All of us here at Camp Daniel have our own Christmas traditions and those that we share together. Every year, Papa Tony puts out a nativity set in front of the camp office, illuminated through the night.
For several years now, the Camp Daniel staff have gathered for a Christmas party. This year we had a brunch at the Hartley House and a gift exchange.
Each staff member drew a name for the gift exchange.
Everybody spoiled MJ!
After the party, Camp Daniel hit the voting poles for a local election. MJ was really sad when he got there and wasn’t getting a “boat” ride since we told him we were going to “vote”, which sounded like boat to him.
We like to share some of our Christmas traditions from each of us!
A long standing tradition in the Piantine family has been to dress up as the different characters in the Nativity. This tradition started from Grandma Jo’s mother, who supplied a box of costumes for her grandchildren. Here you see Little Tony (standing), his sister Lora, and his brother Daniel (whom camp is named after).
Here are Little Tony and Lora’s children, carrying out the tradition!
From the Burys….Every year, Jen put up her Christmas village that used to be her Grandma Gruber. On Christmas Eve, they will wind the music box and watch the figure skaters circle the ice. In the distant Gruber family line come the song, Silent Night, composed by Franz Xaver Gruber, making that a special song for them.
Marceaux remembers growing up flocking their Christmas tree white and decorating with red ornaments. He remembers blowing the flock out of their vacuum cleaner, creating quite a mess. He will always remember the distinct smell of fresh pine and flock!
Trish’s tradition is to put up a smaller, 6ft tree in her bedroom filled with ornaments from when she grew up. She calls this tree her “childhood tree” and she loves it! (She also puts up her “adult tree” in the living room.)
Intern Amanda recalls watching old Christmas cartoons with her younger sister while eating grilled cheese sandwiches and chicken noodle soup. Over the years, the old VHS tape wore out so they changed their movie to White Christmas!
Chalsee’s favorite part about Christmas is being with family. Her favorite Christmas food is ham. Her best Christmas memory was when a family from her church provided them with a Christmas meal. Her favorite Christmas song is Angels We Have Heard On High. Her favorite Christmas movie is The Grinch. Asked if she could be any character present in the Nativity scene who would she be, she chose Mary. A tradition she enjoys is getting together with the Woods family.
Richard’s favorite part about Christmas is the presents! His favorite Christmas food is chocolate pie. His favorite Christmas song is I’ll Be Home For Christmas, by Amy Grant. He enjoys buying gifts for others. His favorite movie is Prancer Returns. If he could be any character in the Nativity scene, he would be a wise-man.
Nick’s favorite part about Christmas is being with family. His favorite Christmas food is sweet potatoes. His favorite Christmas song is Away In A Manger. His favorite Christmas movie is The Grinch. He would be a Shepherd, if he could be in the Nativity scene. A tradition he enjoys is having snowball fights!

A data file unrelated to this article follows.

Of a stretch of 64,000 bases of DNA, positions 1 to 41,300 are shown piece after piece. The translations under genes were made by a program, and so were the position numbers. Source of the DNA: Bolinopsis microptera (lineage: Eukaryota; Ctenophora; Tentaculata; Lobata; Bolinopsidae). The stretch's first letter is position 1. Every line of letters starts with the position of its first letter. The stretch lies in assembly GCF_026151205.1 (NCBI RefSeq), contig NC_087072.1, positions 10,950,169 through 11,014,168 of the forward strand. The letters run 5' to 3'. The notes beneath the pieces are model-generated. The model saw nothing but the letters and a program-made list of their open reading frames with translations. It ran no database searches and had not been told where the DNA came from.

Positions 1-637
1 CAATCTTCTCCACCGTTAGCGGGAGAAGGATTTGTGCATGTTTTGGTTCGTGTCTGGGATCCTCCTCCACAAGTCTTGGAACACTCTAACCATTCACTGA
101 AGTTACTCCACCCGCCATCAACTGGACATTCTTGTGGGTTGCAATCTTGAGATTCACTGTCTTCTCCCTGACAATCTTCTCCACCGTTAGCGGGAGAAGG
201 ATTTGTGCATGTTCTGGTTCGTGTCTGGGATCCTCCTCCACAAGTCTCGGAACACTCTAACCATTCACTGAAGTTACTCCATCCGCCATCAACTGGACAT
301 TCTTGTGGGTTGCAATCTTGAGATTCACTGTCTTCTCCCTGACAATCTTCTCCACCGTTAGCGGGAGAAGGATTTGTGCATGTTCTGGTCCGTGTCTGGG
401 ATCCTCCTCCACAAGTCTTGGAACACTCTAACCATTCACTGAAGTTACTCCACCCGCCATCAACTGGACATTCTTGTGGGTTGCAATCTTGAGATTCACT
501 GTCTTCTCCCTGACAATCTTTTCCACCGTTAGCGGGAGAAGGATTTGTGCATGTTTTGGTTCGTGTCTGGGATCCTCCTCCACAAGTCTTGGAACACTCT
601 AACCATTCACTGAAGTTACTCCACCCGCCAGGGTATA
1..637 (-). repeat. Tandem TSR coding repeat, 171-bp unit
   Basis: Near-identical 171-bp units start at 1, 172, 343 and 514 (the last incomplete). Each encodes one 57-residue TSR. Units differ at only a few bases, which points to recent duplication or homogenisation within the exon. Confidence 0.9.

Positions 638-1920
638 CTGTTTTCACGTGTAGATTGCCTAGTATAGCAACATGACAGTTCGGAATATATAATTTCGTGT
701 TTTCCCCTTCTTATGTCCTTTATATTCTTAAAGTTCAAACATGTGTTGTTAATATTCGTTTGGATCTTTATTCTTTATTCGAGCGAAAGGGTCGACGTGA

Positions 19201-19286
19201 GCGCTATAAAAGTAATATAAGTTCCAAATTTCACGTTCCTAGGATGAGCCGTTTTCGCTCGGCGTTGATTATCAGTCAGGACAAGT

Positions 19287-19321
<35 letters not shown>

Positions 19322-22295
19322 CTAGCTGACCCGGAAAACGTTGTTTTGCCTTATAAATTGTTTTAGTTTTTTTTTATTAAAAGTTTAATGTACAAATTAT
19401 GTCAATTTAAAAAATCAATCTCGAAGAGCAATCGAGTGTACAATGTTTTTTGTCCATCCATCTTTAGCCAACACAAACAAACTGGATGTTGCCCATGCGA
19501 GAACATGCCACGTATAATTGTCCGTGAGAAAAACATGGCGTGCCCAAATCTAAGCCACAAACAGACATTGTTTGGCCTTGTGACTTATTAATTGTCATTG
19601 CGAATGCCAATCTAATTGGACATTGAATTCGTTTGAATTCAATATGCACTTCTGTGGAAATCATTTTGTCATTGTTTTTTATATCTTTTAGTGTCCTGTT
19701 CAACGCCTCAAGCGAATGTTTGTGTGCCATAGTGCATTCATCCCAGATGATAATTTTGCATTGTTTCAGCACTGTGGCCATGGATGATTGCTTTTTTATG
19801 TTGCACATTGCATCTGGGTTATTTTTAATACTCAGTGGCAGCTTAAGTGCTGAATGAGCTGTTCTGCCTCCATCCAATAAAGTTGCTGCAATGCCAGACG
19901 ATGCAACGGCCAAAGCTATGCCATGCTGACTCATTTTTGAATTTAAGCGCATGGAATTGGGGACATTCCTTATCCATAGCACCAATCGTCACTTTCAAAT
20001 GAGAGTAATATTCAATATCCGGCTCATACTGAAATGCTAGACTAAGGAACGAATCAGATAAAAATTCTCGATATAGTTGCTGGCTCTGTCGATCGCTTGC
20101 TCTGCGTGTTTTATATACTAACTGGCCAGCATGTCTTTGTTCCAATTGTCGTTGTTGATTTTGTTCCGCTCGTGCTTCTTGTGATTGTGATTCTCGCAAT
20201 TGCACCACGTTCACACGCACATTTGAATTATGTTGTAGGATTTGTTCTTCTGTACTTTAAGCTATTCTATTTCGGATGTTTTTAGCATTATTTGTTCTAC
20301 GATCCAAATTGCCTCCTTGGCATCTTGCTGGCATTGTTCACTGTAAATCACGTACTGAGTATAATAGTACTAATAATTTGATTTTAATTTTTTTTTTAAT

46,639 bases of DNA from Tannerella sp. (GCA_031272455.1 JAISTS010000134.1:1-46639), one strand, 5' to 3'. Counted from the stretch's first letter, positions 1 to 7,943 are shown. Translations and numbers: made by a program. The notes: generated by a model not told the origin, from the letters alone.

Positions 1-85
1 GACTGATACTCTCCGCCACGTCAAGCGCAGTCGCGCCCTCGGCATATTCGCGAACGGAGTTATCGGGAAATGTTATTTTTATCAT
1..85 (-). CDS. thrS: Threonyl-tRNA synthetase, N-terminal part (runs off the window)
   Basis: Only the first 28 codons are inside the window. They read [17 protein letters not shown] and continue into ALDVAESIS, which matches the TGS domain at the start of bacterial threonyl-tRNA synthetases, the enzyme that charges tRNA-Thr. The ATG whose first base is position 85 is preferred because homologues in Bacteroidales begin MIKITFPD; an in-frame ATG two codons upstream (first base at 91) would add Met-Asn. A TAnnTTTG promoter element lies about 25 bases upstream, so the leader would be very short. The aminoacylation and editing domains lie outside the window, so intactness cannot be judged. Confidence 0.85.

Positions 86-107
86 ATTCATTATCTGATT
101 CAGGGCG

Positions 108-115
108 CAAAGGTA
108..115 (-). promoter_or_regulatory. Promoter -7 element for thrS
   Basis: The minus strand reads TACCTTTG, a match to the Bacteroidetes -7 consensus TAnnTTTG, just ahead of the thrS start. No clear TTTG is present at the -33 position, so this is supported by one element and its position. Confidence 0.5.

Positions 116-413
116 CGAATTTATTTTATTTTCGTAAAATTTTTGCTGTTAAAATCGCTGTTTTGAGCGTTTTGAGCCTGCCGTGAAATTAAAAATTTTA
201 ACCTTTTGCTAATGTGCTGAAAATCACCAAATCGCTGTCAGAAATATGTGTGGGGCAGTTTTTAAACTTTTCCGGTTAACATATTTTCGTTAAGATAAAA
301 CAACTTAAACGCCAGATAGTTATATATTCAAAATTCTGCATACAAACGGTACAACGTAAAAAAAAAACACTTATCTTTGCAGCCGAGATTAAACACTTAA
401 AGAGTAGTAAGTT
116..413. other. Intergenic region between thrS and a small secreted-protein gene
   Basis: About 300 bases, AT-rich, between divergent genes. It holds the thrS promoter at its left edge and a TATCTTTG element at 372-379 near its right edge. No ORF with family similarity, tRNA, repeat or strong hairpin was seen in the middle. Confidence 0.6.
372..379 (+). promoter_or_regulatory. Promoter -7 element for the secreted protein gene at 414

Brian’s favorite part about Christmas is being with family. His favorite Christmas food is apple pie. His favorite Christmas song is Away In A Manger. His favorite Christmas movie is Snoopy. He would be a wise-man in the Nativity scene. His favorite gift he got were tools.
Jake’s favorite part about Christmas is celebrating the birth of Jesus. His favorite Christmas food is the turkey dressing. His favorite Christmas song is The Little Drummer Boy. He loves the rhythm of the song and it has always been special to him. Jake’s favorite Christmas movie is White Christmas, since it is a story of family and friendship during the Christmas season. If he could be present in the Nativity scene, he would like to be a shepherd.
The Mandich family Christmas has everything to do with with coming together as a family. Christmas eve started with the family dressing up for Christmas eve service. Janice would make a special dinner of the kid’s favorite foods, such as barbecue ribs, cheesey potatoes, crescent rolls and green bean casserole. Because the meal was special, they ate in the formal dinning room under the light of candles. Dinner soon gave way the the rush to get things packed away so they could all get to church on time. The service was always uniquely different, with many times the lights dimmed to draw attention to the special singing or production.
After church, there was always the visiting and the wishing of others to have a Merry Christmas. Then they would pack in the car for a short trip to one of Janice’s family members for a Christmas eve celebration. There was always an abundance of Christmas treats to make one full to the point of bursting. When the kids were younger, Santa would would make a grand entrance, handing out gifts for all the kids. When the evening was done, they headed home for some much needed rest before the kids would wake up very early in the morning to begin the process of guessing what was in those neatly wrapped boxes labeled with their name. They always take turns opening gifts and taking photos of all the newly acquired booty. Then, of course, there’s the mess to clean-up before they enjoy some of Janice’s home made cinnamon rolls. The remainder of Christmas was spent visiting with family or hosting family at the house. By the time Christmas day was done, they were ready to get back into their routines of life until new years eve came a week later. And that would be another chance to enjoy more family traditions.